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Adrift and Stateless: Korea’s Forgotten Children
Since the mid-1990’s, hundreds of thousands of North Koreans have fled across the Tumen and Yalu Rivers in search of respite from oppression, hunger and growing economic uncertainty. Over 70 % of these refugees have been women. Highly vulnerable to human traffickers, a great number of these women have been “sold” to Chinese men and given birth to tens of thousands of children in the past 15 years. A staggering number of these“stateless children” have become traumatized and placed in jeopardy when their North Korean mothers suffer sudden and forced repatriation to the DPRK as illegal economic migrants or flee intolerable domestic abuse in China. Despite being a signatory to a number of international human rights laws and conventions, China continues the systematic practice of separating these mothers and children.
This lecture will also present one NGO’s strategic efforts to confront the mushrooming crisis of ‘invisible children’ who’ve been set adrift when governments turn a blind eye and birth fathers show themselves unwilling or unable to shoulder a parental role.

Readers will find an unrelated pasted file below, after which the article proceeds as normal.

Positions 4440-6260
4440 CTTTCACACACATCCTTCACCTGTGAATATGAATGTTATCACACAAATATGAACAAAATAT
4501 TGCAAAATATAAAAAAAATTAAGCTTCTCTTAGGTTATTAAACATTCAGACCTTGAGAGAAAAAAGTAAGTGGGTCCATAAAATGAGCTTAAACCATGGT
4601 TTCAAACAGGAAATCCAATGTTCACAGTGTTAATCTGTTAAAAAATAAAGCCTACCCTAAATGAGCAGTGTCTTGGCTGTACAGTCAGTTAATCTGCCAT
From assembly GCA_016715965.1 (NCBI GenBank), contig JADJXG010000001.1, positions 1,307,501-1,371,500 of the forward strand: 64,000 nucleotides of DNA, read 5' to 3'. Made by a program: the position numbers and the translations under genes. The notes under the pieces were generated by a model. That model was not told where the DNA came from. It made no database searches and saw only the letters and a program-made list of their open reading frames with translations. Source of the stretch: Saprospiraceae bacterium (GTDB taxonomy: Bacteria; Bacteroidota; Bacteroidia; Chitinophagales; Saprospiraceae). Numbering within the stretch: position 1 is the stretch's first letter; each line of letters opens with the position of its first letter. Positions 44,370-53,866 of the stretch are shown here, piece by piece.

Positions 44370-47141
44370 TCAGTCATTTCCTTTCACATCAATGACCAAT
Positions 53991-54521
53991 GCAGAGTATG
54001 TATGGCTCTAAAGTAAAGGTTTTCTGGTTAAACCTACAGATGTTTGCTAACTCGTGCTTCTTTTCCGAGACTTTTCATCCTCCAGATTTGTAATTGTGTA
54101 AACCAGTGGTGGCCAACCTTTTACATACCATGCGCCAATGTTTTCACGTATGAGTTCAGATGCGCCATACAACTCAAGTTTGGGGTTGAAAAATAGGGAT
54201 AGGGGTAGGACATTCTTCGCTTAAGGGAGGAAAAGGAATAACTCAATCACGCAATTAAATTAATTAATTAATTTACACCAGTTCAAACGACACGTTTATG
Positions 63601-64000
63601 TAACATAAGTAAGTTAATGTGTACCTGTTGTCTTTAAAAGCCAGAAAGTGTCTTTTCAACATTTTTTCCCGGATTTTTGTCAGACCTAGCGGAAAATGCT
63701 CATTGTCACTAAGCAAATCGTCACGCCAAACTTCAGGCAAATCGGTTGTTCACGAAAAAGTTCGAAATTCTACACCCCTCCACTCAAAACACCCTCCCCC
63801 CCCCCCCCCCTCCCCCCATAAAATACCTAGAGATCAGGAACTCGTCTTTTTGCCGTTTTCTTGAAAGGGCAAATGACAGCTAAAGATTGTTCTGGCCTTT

Tim Peters first came to Korea as a missionary in 1975 and has served in the greater Far East in the role of Christian activist for a total of nearly three decades. In 1996 Helping Hands Korea (HHK) experienced a major shift in focus away from projects in South Korea to the needs of North Koreans in crisis, and began sending food aid. From 1998 HHK undertook the additional task of assisting North Korean refugees, who had fled famine and oppression in their own country only to find their lives also at risk in China. Aid to refugees has included secret shelters, food, clothing, emergency medical treatment, spiritual guidance and comfort, with special priority given in recent years to stateless children. Logistical support has also been provided to the “underground railroad.”
The Christian/humanitarian activism of Helping Hands Korea has been profiled on numerous occasions in the domestic and international media, including a cover story in TIME magazine, a CNN special on North Korean refugees, as well as the award-winning documentary Seoul Train. Peters was awarded the Stephen’s Prize in Oslo, Norway by former Prime Minister Kjell Bondevik(on behalf of the Norwegian Mission to the East) in 2008. (Contact: firstname.lastname@example.org, www.helpinghandskorea.org)
All lectures are sponsored by KEB